Maintains Digestive Health and Easy to Digest

Fiber in general helps with regularity and maintaining digestive health. Bananas contain soluble fiber and another type of fiber called prebiotics. Both of these types of fiber are especially helpful in supporting good bacteria in your gut to thrive, which keeps your digestive system working smoothly and promotes overall health.

 

Bananas are also considered an easy-to-digest food that’s part of a bland diet prescription for people experiencing gastrointestinal issues like gas, diarrhea, or vomiting. A bland diet may be useful for people with gastrointestinal conditions such as gastrointestinal reflux disease or GERD, traveler’s diarrhea, diverticulosis, and for individuals recovering from gastrointestinal-related surgeries.

 

Provides Energy

Bananas provide and support energy levels in a few ways. Firstly, they are a source of carbohydrates, the body’s primary fuel source. The carbohydrate content in bananas is primarily starch when they’re unripe and as they ripen, the starch content drops, and the sucrose (a type of simple sugar) content increases. Simple sugars are readily absorbed into the bloodstream, providing a quick burst of energy.

 

Bananas also provide vitamin B6, which is essential for various bodily functions, including energy metabolism and supporting brain health. Bananas are well-known for their potassium content. Potassium plays a crucial role in regulating muscle function and nerve transmission. Additionally, bananas contain fiber, which helps you feel fuller for longer.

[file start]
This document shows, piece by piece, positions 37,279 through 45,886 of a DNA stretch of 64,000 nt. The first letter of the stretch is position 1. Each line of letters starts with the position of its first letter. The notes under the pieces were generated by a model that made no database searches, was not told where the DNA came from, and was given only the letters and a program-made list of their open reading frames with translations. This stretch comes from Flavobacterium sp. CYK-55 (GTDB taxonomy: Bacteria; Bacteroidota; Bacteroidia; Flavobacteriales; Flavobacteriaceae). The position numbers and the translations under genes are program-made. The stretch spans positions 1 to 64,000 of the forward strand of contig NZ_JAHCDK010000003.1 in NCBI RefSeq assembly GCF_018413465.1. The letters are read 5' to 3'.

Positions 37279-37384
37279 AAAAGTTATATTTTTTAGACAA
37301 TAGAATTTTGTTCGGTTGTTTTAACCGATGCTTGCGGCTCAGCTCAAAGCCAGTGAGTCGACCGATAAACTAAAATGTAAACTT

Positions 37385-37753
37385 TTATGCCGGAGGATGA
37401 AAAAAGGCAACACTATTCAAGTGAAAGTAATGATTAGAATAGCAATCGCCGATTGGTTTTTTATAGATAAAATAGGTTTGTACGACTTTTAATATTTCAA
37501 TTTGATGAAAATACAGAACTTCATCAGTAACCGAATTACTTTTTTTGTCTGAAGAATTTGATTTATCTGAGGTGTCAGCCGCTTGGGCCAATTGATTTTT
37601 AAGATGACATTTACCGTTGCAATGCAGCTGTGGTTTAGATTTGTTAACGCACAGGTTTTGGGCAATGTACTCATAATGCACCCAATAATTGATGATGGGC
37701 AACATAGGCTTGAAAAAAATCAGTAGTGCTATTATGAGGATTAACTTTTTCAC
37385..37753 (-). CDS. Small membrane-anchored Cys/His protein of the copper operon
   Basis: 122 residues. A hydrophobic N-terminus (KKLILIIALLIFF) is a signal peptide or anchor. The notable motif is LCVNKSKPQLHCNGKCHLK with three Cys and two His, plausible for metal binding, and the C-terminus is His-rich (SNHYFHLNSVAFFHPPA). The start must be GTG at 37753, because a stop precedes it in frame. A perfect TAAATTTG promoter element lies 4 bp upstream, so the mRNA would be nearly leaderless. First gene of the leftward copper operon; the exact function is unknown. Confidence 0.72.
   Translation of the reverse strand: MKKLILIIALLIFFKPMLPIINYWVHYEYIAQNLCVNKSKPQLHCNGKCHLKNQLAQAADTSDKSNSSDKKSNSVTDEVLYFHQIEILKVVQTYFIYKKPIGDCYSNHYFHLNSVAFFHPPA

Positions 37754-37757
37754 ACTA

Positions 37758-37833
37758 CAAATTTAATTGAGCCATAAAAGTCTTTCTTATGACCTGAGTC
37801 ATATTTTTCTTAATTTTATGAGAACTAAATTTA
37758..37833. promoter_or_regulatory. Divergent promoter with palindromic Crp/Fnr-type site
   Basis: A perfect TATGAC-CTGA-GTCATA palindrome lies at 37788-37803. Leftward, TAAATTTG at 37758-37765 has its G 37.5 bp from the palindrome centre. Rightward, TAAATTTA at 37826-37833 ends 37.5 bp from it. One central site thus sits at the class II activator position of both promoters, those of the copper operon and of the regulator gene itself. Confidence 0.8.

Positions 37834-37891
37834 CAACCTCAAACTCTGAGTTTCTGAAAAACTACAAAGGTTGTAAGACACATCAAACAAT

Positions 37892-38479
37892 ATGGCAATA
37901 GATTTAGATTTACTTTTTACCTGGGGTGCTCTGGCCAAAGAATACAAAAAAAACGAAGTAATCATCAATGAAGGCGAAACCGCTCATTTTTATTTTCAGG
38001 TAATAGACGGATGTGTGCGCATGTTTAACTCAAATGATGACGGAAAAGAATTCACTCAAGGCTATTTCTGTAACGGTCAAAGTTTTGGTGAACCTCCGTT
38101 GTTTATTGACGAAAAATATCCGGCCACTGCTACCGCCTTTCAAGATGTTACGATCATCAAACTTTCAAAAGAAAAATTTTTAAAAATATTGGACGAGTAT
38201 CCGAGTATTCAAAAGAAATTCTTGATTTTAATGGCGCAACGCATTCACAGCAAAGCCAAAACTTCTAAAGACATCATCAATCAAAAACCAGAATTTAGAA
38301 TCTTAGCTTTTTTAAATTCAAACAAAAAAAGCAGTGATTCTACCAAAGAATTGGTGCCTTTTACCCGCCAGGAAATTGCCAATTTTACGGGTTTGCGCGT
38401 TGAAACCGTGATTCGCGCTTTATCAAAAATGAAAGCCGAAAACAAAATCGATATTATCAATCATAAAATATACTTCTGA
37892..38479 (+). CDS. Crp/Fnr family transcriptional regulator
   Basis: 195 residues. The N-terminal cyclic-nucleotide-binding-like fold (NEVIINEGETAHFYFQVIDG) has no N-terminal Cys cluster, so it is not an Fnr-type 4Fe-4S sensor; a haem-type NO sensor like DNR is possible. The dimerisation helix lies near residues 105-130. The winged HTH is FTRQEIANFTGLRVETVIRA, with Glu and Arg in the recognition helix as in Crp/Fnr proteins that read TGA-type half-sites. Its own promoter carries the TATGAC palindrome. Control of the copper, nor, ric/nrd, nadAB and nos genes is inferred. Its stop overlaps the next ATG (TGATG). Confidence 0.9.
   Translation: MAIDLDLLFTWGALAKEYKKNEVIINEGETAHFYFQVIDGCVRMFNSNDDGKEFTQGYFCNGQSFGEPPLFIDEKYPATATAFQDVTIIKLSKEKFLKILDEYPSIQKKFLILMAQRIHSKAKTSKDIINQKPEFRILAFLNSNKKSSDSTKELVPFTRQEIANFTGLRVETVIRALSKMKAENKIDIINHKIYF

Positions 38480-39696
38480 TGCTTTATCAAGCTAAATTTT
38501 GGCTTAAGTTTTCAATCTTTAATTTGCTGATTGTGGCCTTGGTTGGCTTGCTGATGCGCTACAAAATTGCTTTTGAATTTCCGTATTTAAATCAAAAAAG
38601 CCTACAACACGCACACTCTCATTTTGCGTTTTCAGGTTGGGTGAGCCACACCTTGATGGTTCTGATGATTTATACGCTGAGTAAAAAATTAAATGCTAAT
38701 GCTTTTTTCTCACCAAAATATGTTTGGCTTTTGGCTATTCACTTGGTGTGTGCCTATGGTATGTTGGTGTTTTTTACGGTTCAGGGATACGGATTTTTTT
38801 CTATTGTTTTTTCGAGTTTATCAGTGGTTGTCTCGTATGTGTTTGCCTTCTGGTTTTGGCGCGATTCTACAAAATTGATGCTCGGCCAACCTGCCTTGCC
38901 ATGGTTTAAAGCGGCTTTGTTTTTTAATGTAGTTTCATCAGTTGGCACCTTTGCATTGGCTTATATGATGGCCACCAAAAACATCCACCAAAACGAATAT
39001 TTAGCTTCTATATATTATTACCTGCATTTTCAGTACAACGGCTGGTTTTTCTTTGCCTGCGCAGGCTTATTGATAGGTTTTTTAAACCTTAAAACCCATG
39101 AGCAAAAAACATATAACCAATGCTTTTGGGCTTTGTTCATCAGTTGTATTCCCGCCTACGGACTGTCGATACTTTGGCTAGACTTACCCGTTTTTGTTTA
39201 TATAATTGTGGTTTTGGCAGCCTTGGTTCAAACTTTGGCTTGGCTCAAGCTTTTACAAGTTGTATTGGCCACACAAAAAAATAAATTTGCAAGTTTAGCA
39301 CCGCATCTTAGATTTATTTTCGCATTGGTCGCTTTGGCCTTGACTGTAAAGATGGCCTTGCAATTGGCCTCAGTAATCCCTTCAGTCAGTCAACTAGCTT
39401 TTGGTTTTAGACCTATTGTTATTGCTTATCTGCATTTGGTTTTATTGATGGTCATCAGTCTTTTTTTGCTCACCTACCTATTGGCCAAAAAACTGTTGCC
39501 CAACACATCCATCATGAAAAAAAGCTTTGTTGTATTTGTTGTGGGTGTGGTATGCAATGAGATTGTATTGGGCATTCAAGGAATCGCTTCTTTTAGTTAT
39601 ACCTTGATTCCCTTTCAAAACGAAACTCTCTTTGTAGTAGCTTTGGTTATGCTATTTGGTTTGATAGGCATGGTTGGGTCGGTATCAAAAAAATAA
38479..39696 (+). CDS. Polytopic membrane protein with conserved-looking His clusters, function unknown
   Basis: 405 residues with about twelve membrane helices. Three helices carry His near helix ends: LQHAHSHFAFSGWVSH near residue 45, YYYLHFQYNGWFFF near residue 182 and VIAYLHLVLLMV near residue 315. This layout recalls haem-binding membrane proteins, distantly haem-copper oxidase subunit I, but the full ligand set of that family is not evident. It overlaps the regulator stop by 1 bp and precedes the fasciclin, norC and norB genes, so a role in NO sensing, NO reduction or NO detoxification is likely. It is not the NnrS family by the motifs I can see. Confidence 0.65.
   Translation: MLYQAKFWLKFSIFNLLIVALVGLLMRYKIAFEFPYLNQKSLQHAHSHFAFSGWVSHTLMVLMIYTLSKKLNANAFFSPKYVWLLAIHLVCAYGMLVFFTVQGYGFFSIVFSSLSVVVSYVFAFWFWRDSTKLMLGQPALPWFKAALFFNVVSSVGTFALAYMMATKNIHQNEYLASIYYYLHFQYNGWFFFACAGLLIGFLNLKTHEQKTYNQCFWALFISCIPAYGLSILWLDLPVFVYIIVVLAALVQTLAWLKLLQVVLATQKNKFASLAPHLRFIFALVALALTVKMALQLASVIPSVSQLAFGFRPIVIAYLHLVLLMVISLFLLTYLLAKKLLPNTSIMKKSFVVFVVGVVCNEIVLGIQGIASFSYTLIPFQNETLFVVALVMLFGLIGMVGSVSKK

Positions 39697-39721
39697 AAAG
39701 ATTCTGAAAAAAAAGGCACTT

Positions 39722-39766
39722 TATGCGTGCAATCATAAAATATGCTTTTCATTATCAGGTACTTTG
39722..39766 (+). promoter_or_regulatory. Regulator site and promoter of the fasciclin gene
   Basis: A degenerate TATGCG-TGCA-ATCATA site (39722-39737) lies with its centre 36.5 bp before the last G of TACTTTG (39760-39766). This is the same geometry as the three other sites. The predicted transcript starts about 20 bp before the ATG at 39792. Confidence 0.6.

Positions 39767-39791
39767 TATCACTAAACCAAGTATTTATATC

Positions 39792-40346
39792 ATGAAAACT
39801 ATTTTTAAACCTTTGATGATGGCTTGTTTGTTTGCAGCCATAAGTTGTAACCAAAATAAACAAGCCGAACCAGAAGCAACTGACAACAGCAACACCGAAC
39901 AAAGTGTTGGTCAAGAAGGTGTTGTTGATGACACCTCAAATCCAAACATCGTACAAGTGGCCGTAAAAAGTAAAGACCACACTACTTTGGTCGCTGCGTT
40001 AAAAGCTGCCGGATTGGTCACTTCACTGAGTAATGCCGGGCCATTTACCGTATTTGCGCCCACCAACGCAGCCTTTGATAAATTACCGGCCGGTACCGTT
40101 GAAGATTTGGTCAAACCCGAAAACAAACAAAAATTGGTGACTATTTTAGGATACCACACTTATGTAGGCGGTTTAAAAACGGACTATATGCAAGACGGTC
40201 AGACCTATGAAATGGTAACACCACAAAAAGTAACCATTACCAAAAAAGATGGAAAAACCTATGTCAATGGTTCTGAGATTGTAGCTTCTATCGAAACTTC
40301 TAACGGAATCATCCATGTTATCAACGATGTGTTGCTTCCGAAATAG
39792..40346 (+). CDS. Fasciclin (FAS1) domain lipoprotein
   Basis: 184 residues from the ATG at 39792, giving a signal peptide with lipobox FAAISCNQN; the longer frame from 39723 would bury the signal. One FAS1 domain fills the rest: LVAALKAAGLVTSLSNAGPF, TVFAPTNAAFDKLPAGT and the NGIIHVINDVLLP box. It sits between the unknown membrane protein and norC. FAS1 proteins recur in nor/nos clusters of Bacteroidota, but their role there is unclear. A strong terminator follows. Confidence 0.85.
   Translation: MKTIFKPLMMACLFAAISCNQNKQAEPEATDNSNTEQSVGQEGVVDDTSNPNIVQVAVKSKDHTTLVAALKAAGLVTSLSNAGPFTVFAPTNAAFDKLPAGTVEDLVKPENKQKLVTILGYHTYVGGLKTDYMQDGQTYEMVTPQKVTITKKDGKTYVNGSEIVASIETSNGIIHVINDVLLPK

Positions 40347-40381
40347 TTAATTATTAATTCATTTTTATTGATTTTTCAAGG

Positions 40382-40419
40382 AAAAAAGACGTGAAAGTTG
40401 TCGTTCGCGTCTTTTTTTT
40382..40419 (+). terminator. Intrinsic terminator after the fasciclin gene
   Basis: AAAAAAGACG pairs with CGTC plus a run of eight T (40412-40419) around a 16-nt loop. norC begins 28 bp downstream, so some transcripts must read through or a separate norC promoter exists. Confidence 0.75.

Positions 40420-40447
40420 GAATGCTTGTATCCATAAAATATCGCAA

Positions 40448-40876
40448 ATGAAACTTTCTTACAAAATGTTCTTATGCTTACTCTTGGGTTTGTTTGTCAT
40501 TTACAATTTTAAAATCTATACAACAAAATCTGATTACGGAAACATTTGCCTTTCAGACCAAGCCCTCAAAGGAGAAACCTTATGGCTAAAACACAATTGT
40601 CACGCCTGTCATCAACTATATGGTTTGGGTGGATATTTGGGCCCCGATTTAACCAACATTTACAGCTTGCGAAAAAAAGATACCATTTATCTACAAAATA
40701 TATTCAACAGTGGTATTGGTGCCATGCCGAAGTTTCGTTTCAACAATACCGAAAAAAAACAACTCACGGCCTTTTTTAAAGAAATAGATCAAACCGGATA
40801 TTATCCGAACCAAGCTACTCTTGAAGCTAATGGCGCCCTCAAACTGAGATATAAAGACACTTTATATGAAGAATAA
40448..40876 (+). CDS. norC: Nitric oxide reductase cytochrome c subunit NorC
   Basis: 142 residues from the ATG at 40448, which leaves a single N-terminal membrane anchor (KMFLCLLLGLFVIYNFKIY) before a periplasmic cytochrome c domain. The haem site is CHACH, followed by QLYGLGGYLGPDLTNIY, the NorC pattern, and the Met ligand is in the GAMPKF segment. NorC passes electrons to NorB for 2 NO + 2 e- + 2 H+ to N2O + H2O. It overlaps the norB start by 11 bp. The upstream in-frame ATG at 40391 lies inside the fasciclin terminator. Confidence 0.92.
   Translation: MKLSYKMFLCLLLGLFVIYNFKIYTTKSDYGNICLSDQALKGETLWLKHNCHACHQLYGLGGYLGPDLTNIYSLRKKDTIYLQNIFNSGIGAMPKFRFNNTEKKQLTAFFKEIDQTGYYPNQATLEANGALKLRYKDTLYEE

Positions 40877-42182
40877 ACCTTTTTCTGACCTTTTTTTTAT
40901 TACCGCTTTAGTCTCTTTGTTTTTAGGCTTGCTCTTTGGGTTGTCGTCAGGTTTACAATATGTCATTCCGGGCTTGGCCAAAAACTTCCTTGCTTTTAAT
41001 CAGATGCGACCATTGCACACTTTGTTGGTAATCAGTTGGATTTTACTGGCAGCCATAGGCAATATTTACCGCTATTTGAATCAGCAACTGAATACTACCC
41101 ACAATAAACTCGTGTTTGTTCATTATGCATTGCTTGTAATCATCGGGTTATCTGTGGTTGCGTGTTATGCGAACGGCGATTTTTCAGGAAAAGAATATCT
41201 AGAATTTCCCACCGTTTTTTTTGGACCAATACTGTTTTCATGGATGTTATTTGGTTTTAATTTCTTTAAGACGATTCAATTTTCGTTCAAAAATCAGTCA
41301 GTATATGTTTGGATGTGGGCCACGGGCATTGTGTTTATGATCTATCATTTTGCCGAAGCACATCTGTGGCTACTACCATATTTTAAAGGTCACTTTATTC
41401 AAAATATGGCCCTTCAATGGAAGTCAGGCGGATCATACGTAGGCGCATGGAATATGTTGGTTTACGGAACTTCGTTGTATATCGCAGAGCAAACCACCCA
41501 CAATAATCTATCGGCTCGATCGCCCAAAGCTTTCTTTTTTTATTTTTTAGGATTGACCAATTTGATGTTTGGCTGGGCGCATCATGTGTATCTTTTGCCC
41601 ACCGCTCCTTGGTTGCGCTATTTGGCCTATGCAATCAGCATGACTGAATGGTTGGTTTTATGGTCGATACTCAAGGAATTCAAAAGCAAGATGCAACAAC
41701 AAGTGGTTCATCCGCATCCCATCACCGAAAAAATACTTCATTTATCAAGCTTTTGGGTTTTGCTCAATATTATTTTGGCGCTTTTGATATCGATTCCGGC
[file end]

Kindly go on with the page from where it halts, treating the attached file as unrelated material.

Bananas’ portability makes them ideal for carrying on the go, ensuring you have readily available energy whenever you need it. Whether you need a snack for busy mornings, pre-workout fuel, or a quick energy boost throughout the day, bananas are a convenient source of energy.

 

Promotes Muscle Function

Bananas are a natural source of electrolytes like potassium, required for proper muscle function. Inadequate blood potassium levels can cause muscle weakness. Adequate potassium is especially important for exercise as suboptimal levels can contribute to muscle and whole-body fatigue and impaired exercise performance.

 

A Source of Antioxidants

Although banana may not be the first fruit you think of when it comes to antioxidants, it does contain these beneficial compounds. Antioxidants are naturally present in many foods, particularly plant foods like fruits and vegetables. Antioxidants support the immune system and help protect cells from free radical damage caused by natural and man-made elements like environmental toxins, ultraviolet rays, and chemicals produced by the body during metabolism.